The subject matter is important today because it’s vital to understand where America’s music came from and the stories behind the people who gave birth to it. Audiences are generally aware that African-Americans were the true inventors of a majority of the music the world listens to, but as it was in the south 50 years ago, that cultural information exists in a very isolated area of our collective consciousness. My inspiration was to let people share the motivation I felt to find out as much as I could about the roots of the music I loved since childhood.
What do you miss most nowadays from the blues of the past? Do you consider the Blues a specific music genre or it’s a state of mind?
Actually, the blues of the past is still with us, just as artists are finding new ways to interpret the blues. Musicians like Keb’ Mo, Guy Davis, and Corey Harris draw from the deep roots of country and Delta blues, while Robert Randolph, Kingfish Ingram, Samantha Fish, and GA-20 are reinventing the blues in new and exciting ways.
The question arose during this project: is The Blues a singular noun or plural? Many rock (singular) songs are so slightly removed from the blues that they qualify as both. When someone says they have the blues, that sounds like it’s more than one. I think the blues is both a singular genre of music that has procreated so many subsequent strains as well as being a feeling and the antidote to that feeling. The deeper you dig the more you discover that it is all these things.
The blues will always be with us because it will always cause people to relate to the deep feelings that are universal to the human condition. It can mutate from hundreds of years old field worker songs to electronic interpretations that sound like they came from another planet. It’s (they are?) all the blues.
What are some of the most important lessons you have learned from your paths and the people on the Blues Trail? Photo: Ted Reed
Today, as it was during my initial trip, people are drawn to the historic places that inspired the early blues geniuses to lay the foundations of what we now realize are national and international treasures. People from all over the world want to see where Muddy Waters was born, where Robert Johnson is buried, where BB King drove a tractor. The Mississippi Blues Trail is an incredible route to explore; it puts you right where these giants stood, and you can’t help but feel some of the spirit of their lives touching yours. Because today’s Blues Tourists are so deeply affected by the music they love, the emotional connection that’s there is powerful and has to be experienced in order to understand its force. Both the fans and the musicians—often they are both things—know what that force is.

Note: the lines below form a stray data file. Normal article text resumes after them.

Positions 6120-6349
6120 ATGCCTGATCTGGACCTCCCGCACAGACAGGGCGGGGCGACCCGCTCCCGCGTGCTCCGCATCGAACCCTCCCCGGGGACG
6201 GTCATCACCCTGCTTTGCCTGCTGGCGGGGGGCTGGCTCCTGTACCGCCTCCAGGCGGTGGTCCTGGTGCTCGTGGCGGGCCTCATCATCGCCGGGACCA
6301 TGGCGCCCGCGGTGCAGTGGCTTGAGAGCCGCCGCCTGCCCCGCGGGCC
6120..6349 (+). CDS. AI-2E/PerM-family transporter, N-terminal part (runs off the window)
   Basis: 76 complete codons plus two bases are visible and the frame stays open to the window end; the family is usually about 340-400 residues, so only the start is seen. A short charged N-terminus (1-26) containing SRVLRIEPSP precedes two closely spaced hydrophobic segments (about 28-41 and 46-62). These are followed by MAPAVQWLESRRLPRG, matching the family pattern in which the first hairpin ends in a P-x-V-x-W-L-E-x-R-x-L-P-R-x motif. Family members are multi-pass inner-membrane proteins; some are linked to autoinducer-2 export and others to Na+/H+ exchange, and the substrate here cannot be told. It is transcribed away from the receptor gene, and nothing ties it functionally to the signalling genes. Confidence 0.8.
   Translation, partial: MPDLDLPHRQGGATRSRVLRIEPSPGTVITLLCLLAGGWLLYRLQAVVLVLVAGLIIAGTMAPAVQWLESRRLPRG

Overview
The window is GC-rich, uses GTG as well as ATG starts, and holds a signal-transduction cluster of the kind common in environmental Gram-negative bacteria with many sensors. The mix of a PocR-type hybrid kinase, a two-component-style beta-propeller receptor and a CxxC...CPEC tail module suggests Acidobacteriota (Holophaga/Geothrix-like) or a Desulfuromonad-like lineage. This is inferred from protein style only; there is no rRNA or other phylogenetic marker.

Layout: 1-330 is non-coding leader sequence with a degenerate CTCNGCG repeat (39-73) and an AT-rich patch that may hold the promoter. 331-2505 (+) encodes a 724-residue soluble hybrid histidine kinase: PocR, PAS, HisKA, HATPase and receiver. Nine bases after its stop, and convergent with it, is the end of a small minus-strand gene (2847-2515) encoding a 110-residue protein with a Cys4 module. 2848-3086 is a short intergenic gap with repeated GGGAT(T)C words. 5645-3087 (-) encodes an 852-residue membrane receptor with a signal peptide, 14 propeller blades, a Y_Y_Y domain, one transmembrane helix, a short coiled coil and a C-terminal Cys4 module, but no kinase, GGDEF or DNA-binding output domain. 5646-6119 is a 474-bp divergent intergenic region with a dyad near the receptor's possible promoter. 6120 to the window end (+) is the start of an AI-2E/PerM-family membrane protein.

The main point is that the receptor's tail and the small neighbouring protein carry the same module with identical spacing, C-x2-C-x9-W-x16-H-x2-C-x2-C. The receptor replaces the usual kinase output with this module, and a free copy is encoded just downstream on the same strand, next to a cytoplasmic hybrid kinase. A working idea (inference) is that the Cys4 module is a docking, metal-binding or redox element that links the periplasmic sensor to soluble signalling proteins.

What is the impact of music and films/documentaries to the racial, political, spiritual, and socio-cultural implications?
Documentaries in my mind can present focused explorations of specific topics in terms of how various elements related to those topics intersect. Some docs are stream-of-consciousness flows of freely associated subjects which in the process of their telling create a richly detailed picture. Others are carefully laid-out investigations presented in an orderly and logical way which lead the audience in a step-by-step path of discovery. Both methods serve to enlighten the viewing audience and bring them into a world they either misunderstood or were totally unaware of. In all cases our societal preconceptions can be challenged and through that a new understanding can emerge, regardless of the viewer’s racial, political, etc. beliefs or orientation.
Some filmmakers want to focus on these issues overtly, others choose to lead the audience in more subtle ways. I personally like using a little of both techniques; I prefer not to hit people over the head with a specific agenda but also to help bring people to realization through their own intellectual resources.
Where would you really want to go with a time machine? What memorabilia (books, records, films) would you put in a “time capsule”?
My time trip destination would be back to the Mississippi Delta to see Robert Johnson perform at the peak of his talents, whether he got them from a deal with the devil or not.
My time capsule from today would be the plethora of documentary films about the great musicians of today and the past who have been captured on film and video, the letters from visitors around the world left at the Blue Front Café in Bentonia, MS, and a cotton blossom from the Delta to remind people in the future what real natural materials felt like before the domination of agriculture by laboratory-created materials.